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Sec Charges Accountants With Using Leaked Confidential Pcaob Data To Improve Inspection Results

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  • Posted on: Jan 24 2018

The Public Company Accounting Oversight Board (“PCAOB” or the “Board”) is a nonprofit corporation established by Congress to oversee the audits of public companies. The Board was created as part of the Sarbanes-Oxley Act of 2002 in response to the accounting scandals at Enron Corp. and WorldCom Inc. – scandals that cost investors billions of dollars. Prior to the creation of the Board, the profession was self-regulated.

The PCAOB protects investors by promoting informative, accurate, and independent audit reports. It does so by, among other things, inspecting the audits of public companies conducted by registered public accounting firms. Through these inspections, the PCAOB assesses the audit firms’ compliance with the statutes, regulations, and professional standards governing the accounting profession.

The PCAOB selects the audit engagements it will inspect based on confidential internal analysis and thereafter notifies the firms of the audits it will inspect. The PCAOB typically issues inspection reports, only parts of which are made public, after all the inspections for a firm are complete.

To ensure the integrity of the inspection process, the PCAOB closely guards the confidentiality of both its inspection targets prior to firm notification and its methodology for selecting those targets. All PCAOB employees must certify that they are complying with PCAOB Ethics Rules, which prohibit employees from using confidential PCAOB information for private gain (or even merely creating the appearance that they are) and that bar them from making unauthorized disclosures of confidential information obtained during their employment. These prohibitions apply even after employment with the Board has ended.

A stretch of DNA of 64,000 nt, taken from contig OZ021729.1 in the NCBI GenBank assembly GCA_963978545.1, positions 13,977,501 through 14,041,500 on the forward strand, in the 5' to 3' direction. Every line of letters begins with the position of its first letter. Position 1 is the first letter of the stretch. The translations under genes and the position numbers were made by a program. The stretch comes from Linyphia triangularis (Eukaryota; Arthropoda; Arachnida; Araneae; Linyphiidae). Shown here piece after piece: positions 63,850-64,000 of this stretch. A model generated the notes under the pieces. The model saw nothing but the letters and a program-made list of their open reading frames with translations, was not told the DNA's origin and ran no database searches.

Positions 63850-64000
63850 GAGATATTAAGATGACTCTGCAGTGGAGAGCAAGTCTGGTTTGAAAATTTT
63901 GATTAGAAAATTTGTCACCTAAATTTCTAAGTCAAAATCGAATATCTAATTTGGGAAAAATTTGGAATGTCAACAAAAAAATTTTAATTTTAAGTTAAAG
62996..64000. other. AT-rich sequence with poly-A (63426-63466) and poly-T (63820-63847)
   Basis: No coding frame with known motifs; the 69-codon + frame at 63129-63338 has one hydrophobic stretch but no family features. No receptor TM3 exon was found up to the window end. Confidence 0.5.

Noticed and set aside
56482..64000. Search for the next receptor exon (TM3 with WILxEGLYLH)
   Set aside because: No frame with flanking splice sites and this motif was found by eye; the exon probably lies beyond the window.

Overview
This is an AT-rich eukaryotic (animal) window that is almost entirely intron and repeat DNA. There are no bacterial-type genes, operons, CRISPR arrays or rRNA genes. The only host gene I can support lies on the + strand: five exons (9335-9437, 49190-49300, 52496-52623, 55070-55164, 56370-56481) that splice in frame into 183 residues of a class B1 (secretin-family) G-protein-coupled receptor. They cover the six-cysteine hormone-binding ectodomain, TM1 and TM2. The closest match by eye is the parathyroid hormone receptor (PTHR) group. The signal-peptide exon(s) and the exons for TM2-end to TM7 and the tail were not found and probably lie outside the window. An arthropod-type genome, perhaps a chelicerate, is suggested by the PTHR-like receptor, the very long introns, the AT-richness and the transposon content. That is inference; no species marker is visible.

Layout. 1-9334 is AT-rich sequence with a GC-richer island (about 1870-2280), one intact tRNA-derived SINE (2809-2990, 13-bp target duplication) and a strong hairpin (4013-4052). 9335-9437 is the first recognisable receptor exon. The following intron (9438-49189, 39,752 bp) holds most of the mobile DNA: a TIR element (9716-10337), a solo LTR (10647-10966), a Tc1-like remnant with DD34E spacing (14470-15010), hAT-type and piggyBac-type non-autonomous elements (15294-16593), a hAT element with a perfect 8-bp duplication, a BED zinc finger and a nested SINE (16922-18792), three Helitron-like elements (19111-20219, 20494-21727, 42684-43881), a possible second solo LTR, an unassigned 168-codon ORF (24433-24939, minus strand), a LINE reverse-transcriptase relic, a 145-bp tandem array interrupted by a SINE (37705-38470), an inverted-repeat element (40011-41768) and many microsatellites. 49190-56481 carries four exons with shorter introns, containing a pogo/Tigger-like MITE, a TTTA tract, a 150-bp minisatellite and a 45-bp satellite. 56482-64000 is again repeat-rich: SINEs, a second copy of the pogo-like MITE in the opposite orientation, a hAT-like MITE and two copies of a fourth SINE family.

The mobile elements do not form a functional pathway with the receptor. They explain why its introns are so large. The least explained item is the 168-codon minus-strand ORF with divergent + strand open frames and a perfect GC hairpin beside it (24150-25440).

The Securities and Exchange Commission (“SEC” or the “Commission”) has oversight authority over the PCAOB, including the approval of the Board’s rules, standards, and budget.

(For more information about the PCAOB, click here.)

Recently, a group of former senior partners at one of the Big Four accounting firms was charged with obtaining confidential information on planned audit inspections and used it to avoid negative assessments of the firm’s work.

On January 22, 2018, the SEC announced (here) that it brought charges against six certified public accountants – including former staffers at the PCAOB and former senior officials at KPMG LLP – arising from their participation in a scheme to misappropriate and use confidential information relating to the PCAOB’s planned inspections of the accounting firm.

In two separate orders, the SEC’s Division of Enforcement and Office of the Chief Accountant (“OCA”) alleged that the former PCAOB officials made unauthorized disclosures of PCAOB plans for inspections of KPMG audits, enabling the former KPMG partners to analyze and revise audit workpapers in an effort to avoid negative findings by the Board. Two of the former PCAOB officials had left the Board to work at KPMG. The SEC alleged that the third official leaked PCAOB data at the time he was seeking employment with KPMG. According to the SEC, the misconduct began in 2015 and continued until February 2017. Soon after the conduct was discovered, the six accountants were terminated, resigned or placed on leave before separating from KPMG and the PCAOB, respectively.

“As alleged, these accountants engaged in shocking misconduct – literally stealing the exam – in an effort to interfere with the PCAOB’s ability to detect audit deficiencies at KPMG,” said Steven Peikin, Co-Director of the SEC’s Enforcement Division. “The PCAOB inspections program is meant to assess whether firms are cutting corners, compromising their independence, or otherwise falling short in their responsibilities. The SEC cannot tolerate any scheme to subvert that important process.”